So I did implement a dynamic driver. It works fine, but the lack of schema made some sacrifices necessary. The most important one being the fact the everything runs on the client side. If you create a query against a collection, the contents of the collection are downloaded and then you are essentially making Linq-to-objects queries.
The problem comes from the fact that in order to support a schemaless structure, dynamic have to be used. But Linq and dynamic don't really mix well (expression trees cannot contain dynamic references) so I had to get creative and this is what I came up with. Go ahead and check out the source code; if you have a better idea, suggestions and PRs are welcome.
Querying collections with Linq
If you load up the driver and connect to a data source, the driver automatically discovers the collections that are available and you can run queries against them:
If you use the dynamic driver, as mentioned before, you are basically running Linq-to-objects queries against the downloaded contents of the collection. If you use the static driver, then the queries you create are executed on the server-side.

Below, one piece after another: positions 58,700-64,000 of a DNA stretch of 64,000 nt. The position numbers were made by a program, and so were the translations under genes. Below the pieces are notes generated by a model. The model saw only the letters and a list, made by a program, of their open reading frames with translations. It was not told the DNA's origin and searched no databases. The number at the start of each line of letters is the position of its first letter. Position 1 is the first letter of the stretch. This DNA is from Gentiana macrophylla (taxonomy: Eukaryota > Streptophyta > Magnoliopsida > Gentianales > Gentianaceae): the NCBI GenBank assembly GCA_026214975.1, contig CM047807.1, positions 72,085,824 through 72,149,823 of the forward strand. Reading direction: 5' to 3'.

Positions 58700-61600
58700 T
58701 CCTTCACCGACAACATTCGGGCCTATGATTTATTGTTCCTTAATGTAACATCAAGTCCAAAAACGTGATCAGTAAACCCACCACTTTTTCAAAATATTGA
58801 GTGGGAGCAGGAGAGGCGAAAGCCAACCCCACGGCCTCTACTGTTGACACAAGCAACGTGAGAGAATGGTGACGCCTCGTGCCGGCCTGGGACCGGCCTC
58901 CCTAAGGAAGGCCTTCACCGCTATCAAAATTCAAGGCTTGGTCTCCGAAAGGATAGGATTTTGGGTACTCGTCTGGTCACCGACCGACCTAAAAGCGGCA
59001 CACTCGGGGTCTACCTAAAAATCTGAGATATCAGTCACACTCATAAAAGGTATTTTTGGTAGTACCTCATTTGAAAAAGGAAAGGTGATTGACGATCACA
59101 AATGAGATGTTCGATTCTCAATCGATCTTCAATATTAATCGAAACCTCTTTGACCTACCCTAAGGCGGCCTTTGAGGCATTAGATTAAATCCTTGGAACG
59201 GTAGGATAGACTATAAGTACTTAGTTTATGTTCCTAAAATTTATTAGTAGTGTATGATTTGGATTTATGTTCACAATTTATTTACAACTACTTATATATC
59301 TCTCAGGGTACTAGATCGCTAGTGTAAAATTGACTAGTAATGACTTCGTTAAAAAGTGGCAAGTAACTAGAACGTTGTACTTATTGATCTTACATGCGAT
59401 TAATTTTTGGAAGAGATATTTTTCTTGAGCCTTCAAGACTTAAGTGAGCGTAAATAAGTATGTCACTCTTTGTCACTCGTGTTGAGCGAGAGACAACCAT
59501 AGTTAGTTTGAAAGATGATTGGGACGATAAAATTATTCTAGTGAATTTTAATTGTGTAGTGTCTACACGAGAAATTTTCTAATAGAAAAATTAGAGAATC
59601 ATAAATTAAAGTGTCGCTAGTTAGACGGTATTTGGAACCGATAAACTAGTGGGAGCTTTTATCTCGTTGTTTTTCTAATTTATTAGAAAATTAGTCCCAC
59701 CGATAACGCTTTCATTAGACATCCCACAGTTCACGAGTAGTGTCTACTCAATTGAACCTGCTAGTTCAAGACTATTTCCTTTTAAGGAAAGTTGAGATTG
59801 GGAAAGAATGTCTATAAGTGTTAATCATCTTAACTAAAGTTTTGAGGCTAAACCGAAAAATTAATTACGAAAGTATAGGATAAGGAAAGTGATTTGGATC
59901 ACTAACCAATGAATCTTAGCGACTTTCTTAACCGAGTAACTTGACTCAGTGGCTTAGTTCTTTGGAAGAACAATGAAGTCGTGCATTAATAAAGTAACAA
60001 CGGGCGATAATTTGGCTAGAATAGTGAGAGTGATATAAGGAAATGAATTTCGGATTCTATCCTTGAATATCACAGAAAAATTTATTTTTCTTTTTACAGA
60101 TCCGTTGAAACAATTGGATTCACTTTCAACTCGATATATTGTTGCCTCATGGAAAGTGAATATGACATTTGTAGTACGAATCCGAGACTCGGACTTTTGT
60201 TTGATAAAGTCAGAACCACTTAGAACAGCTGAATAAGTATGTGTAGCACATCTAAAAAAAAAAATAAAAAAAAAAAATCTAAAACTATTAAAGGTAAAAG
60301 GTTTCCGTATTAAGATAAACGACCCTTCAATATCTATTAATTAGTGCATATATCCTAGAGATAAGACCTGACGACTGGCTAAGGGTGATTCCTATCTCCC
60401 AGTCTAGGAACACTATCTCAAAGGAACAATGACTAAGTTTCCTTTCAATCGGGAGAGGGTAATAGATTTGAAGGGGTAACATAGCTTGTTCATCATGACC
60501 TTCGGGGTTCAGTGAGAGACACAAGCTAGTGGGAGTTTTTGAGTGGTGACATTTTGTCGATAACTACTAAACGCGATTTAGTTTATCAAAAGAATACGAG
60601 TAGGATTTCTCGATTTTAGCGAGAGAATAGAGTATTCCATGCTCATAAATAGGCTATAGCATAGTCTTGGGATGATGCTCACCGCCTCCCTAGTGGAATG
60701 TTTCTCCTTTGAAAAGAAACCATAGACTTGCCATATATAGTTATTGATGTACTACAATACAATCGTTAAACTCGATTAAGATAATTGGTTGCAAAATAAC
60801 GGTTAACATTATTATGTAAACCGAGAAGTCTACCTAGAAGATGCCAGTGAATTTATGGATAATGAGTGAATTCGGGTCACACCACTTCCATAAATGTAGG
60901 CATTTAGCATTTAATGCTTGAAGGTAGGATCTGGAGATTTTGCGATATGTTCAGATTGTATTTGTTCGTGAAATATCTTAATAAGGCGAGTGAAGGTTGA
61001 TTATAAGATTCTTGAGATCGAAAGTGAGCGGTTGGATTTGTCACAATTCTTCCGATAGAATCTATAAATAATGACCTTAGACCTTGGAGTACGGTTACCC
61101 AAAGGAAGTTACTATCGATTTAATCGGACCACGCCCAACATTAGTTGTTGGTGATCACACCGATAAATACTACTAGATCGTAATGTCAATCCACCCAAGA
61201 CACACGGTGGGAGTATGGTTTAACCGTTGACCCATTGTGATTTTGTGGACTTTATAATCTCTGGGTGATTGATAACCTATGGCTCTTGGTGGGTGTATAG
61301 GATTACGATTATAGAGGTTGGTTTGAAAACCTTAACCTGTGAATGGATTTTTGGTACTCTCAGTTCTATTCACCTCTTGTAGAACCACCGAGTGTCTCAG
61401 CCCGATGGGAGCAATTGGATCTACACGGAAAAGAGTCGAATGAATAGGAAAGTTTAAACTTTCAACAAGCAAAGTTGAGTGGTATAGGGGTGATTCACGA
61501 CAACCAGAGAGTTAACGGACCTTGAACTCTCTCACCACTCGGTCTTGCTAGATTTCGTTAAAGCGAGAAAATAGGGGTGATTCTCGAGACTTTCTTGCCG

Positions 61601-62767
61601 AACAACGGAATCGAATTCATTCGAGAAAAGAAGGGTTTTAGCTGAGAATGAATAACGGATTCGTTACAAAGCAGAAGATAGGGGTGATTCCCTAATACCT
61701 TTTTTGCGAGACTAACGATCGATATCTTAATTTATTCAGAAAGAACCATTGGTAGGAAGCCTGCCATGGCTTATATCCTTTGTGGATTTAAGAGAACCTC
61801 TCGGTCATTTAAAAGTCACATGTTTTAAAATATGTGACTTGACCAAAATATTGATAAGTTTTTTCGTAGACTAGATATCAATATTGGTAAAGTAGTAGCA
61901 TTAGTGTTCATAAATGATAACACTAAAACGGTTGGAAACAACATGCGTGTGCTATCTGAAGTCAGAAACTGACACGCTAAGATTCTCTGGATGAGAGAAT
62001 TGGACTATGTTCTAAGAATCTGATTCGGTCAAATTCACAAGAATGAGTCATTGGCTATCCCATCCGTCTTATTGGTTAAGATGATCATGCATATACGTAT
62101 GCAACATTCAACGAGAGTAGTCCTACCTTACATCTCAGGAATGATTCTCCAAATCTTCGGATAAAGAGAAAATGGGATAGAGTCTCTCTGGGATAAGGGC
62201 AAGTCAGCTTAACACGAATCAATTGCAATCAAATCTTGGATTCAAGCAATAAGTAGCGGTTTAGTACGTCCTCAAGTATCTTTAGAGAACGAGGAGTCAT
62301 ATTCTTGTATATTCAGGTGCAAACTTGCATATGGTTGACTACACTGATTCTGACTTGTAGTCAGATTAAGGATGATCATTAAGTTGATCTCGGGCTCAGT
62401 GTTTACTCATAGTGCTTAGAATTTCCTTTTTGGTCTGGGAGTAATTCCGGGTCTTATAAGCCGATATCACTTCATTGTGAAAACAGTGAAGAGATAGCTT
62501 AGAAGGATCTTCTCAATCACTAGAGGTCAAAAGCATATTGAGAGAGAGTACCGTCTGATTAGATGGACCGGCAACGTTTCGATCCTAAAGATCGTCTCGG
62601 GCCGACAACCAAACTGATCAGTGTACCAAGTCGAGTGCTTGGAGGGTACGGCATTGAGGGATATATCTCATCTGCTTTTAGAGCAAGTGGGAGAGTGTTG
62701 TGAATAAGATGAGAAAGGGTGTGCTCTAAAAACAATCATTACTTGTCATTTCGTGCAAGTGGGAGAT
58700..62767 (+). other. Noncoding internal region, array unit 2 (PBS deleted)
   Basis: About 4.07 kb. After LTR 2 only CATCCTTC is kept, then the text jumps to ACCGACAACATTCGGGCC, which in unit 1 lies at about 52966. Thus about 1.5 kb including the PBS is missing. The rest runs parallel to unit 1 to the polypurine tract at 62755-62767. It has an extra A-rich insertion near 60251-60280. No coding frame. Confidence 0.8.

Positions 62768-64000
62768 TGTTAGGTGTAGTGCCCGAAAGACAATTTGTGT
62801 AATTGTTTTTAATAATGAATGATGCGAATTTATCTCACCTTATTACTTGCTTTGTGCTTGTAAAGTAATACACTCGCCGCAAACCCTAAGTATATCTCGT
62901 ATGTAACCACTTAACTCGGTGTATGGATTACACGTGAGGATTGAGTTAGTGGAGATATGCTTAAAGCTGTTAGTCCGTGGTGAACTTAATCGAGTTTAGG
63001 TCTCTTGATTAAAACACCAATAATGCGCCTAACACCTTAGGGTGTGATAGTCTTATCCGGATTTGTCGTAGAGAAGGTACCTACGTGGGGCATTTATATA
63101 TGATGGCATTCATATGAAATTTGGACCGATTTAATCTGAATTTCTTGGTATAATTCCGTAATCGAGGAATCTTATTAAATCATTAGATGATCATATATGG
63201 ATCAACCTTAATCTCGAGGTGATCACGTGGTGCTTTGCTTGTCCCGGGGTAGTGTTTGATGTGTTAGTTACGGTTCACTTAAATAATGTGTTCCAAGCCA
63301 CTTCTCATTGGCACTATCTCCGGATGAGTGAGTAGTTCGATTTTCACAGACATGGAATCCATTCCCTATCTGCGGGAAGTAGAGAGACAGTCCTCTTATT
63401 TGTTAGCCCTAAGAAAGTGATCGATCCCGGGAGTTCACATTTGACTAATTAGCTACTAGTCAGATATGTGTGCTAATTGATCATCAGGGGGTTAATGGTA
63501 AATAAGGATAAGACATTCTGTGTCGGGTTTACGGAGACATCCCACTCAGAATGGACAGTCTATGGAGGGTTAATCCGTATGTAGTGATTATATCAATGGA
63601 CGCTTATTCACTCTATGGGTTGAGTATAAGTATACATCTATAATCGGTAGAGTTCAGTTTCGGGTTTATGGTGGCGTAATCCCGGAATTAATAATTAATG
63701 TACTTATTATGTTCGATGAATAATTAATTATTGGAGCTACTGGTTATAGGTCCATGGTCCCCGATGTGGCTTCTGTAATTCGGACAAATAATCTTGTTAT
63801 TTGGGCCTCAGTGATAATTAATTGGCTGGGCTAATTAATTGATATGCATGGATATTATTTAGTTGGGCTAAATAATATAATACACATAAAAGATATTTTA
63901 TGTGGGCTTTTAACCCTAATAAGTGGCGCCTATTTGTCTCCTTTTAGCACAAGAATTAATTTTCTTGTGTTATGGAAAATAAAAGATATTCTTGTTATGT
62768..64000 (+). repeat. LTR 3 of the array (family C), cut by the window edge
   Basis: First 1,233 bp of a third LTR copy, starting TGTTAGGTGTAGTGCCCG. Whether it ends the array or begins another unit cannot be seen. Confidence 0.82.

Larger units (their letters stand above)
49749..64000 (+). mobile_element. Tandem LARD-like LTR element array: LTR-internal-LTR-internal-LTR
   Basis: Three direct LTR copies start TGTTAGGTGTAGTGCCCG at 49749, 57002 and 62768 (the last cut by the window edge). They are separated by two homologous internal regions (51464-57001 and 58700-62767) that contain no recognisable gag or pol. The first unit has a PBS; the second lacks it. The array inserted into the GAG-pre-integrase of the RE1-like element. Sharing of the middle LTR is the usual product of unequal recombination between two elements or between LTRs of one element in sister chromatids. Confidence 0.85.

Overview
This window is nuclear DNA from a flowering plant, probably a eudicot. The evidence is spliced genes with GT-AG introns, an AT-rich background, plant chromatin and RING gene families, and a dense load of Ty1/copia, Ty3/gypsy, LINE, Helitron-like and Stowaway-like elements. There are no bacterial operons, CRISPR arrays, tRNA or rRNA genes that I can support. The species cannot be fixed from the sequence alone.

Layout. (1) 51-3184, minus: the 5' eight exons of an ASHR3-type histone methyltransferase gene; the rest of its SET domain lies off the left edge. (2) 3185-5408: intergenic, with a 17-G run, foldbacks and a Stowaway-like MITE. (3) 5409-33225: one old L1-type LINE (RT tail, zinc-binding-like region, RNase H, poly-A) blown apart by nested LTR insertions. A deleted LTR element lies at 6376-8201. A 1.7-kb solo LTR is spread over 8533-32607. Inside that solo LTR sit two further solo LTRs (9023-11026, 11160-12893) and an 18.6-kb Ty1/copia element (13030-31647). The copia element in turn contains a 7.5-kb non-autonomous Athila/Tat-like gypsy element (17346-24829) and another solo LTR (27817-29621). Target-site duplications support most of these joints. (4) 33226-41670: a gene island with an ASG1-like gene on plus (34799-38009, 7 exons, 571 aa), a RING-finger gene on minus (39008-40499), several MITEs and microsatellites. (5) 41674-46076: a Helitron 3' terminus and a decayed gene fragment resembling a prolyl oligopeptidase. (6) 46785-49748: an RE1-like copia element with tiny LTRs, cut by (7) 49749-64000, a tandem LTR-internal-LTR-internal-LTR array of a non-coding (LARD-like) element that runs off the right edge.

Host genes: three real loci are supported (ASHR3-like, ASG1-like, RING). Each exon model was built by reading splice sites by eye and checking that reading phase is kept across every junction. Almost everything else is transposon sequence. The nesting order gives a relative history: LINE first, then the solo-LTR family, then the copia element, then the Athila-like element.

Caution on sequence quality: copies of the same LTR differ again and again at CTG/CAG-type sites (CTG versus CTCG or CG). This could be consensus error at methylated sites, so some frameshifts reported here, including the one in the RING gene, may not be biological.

As a bonus, if you right-click on a collection, you have all sorts of shortcuts to execute queries:
Stored procedures and user-defined functions
Both the static and the dynamic drivers support stored procedures and user defined functions (though a little differently).
First off, they are listed in the browser window:
Second, you can run an sp if you want either by typing the call manually, or right-clicking the sp name in the browser and importing the call into the editor window. The results are then displayed in a table form:
Parameters are also supported.
Since the results of the sp are loaded into memory, you can go ahead and use Linq-to-objects to query your data.
If you use the dynamic driver, you don't really need to do anything. If you use the static driver, you have to create a method with the name of the SP that returns IQueryable
UDFs are also supported — you can run them as an SQL query (see below).
And the nice addition: if you hover over an sp or udf, you can check out their code:
Here's the coolest of all: if you change your language to SQL, you can run DocumentDB sql queries directly from LinqPad and see the results in the table.